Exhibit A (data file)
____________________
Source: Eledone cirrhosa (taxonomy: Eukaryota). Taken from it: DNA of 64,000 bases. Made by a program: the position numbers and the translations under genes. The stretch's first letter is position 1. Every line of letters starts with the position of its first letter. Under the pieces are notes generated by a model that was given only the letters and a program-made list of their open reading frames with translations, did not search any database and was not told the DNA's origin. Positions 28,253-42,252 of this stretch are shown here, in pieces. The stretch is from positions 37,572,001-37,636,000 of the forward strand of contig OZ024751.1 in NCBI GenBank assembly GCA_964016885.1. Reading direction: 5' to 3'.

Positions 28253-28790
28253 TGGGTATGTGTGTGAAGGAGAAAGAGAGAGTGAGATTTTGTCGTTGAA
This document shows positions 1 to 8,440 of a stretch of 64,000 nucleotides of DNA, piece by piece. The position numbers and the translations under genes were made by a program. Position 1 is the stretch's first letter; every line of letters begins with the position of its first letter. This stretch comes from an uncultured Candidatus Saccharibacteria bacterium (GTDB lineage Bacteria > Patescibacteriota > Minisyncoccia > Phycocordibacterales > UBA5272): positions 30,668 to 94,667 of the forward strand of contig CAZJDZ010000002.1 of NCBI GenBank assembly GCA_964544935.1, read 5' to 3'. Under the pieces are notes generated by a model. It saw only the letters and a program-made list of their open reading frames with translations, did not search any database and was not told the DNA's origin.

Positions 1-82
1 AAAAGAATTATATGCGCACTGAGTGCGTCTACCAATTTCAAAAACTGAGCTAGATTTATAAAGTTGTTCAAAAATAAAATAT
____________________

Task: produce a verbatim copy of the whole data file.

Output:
Source: Eledone cirrhosa (taxonomy: Eukaryota). Taken from it: DNA of 64,000 bases. Made by a program: the position numbers and the translations under genes. The stretch's first letter is position 1. Every line of letters starts with the position of its first letter. Under the pieces are notes generated by a model that was given only the letters and a program-made list of their open reading frames with translations, did not search any database and was not told the DNA's origin. Positions 28,253-42,252 of this stretch are shown here, in pieces. The stretch is from positions 37,572,001-37,636,000 of the forward strand of contig OZ024751.1 in NCBI GenBank assembly GCA_964016885.1. Reading direction: 5' to 3'.

Positions 28253-28790
28253 TGGGTATGTGTGTGAAGGAGAAAGAGAGAGTGAGATTTTGTCGTTGAA
This document shows positions 1 to 8,440 of a stretch of 64,000 nucleotides of DNA, piece by piece. The position numbers and the translations under genes were made by a program. Position 1 is the stretch's first letter; every line of letters begins with the position of its first letter. This stretch comes from an uncultured Candidatus Saccharibacteria bacterium (GTDB lineage Bacteria > Patescibacteriota > Minisyncoccia > Phycocordibacterales > UBA5272): positions 30,668 to 94,667 of the forward strand of contig CAZJDZ010000002.1 of NCBI GenBank assembly GCA_964544935.1, read 5' to 3'. Under the pieces are notes generated by a model. It saw only the letters and a program-made list of their open reading frames with translations, did not search any database and was not told the DNA's origin.

Positions 1-82
1 AAAAGAATTATATGCGCACTGAGTGCGTCTACCAATTTCAAAAACTGAGCTAGATTTATAAAGTTGTTCAAAAATAAAATAT